Dunkin' Brands has also been able to match Starbucks with reward programs for its customers. Starbucks offers its customers loyalty card points, which they can then choose to trade in for drinks or food. Similarly, Dunkin' Donuts' DD Perks Reward Program gives consumers the opportunity to build up points with purchases in order to receive a free beverage. Offering loyalty rewards is a smart maneuver to keep customers coming back to a brand, but businesses still have to be careful that these rewards don't eat into margins too much.
Dunkin' was also the first of the coffee makers to extend its hand to Keurig Green Mountain, which has been a disruptive force in the single-serve business for years. In February 2011, the two companies reached a deal to allow Dunkin' Donuts' coffee to be sold in K-Cup versions for Keurig's single-serve brewing system, while 14-count boxes were to be sold within Dunkin's stores. Just weeks later, Starbucks had no choice but to concede and form its own partnership with Keurig Green Mountain.
Dunkin' Brands' challenges ahead
Of course, investors should keep in mind that Dunkin' Brands is going to have to deal with two major challenges if it's to repeat for a ninth straight year in 2015.
First, everyone is seemingly holding its breath as Dunkin' Donuts once again dips its toes into the water on the West Coast. Dunkin' tried to enter California in the late 1990s but failed, with the brand simply not exuding the same pizazz as you see on the East Coast. With a new menu and better branding, Dunkin' believes it can now succeed in California and on the West Coast. Although I believe Dunkin' is better positioned than it was more than 15 years ago, I'm still not convinced it can infiltrate California with ease.
Secondly, Dunkin' Brands has a tall order to contend with when going up against Starbucks with regard to healthier eating. Let's be clear: Dunkin' has done a really good job of creating and expanding on its DDSMART menu, which features a number of breakfast sandwiches and drinks designed to invite consumers looking to eat more nutritious foods into its stores. Still, Starbucks was the progenitor of coffee chains when it comes to introducing organic and natural food products. Dunkin' will have quite the challenge on its hands growing its food business on the West Coast when up against Starbucks.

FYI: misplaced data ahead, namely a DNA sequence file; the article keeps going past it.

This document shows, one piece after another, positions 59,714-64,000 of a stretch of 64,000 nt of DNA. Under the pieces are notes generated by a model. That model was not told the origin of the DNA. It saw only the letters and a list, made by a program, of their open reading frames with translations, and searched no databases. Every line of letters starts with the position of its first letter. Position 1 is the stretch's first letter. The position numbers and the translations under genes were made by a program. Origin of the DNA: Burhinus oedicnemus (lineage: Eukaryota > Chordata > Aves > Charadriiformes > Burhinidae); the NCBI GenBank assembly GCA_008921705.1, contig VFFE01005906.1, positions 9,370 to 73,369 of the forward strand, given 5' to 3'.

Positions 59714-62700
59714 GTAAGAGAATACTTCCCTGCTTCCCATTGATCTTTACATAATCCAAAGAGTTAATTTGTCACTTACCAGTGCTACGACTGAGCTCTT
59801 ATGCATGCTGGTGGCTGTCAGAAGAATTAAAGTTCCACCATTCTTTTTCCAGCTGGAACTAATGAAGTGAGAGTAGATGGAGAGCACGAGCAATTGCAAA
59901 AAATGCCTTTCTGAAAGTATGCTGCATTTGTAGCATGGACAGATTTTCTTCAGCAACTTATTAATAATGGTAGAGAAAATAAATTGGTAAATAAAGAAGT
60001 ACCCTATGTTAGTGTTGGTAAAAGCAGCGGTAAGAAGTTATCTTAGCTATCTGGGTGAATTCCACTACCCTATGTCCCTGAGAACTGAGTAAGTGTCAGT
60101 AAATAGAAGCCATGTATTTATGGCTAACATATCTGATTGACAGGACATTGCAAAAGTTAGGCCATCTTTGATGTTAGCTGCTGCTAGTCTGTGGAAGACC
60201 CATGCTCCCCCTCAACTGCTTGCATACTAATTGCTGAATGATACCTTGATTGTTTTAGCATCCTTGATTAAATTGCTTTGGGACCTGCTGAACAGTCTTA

They're both winners
Ultimately, I believe both companies are doing what needs to be done to succeed over the long run, and that's good news for investors. Starbucks has incredible branding power and Dunkin' understands its customers very well. That's a combination that, with steady growth in the coffee business coupled with addicted customers like me, should translate into solid long-term gains.
If you're having trouble finding attractive growth stocks in this market, perhaps these six top picks from our co-CEO can solve your woes
They said it couldn't be done. But David Gardner has proved them wrong time, and time, and time again with stock returns like 926%, 2,239%, and 4,371%. In fact, just recently one of his favorite stocks became a 100-bagger. And he's ready to do it again. You can uncover his scientific approach to crushing the market and his carefully chosen six picks for ultimate growth instantly, because he's making this premium report free for you today. Click here now for access.
Sean Williams has no material interest in any companies mentioned in this article. You can follow him on CAPS under the screen name TMFUltraLong, track every pick he makes under the screen name TrackUltraLong, and check him out on Twitter, where he goes by the handle @TMFUltraLong.
The Motley Fool owns shares of, and recommends Starbucks. It also recommends Keurig Green Mountain. Try any of our Foolish newsletter services free for 30 days. We Fools don't all hold the same opinions, but we all believe that considering a diverse range of insights makes us better investors. The Motley Fool has a disclosure policy.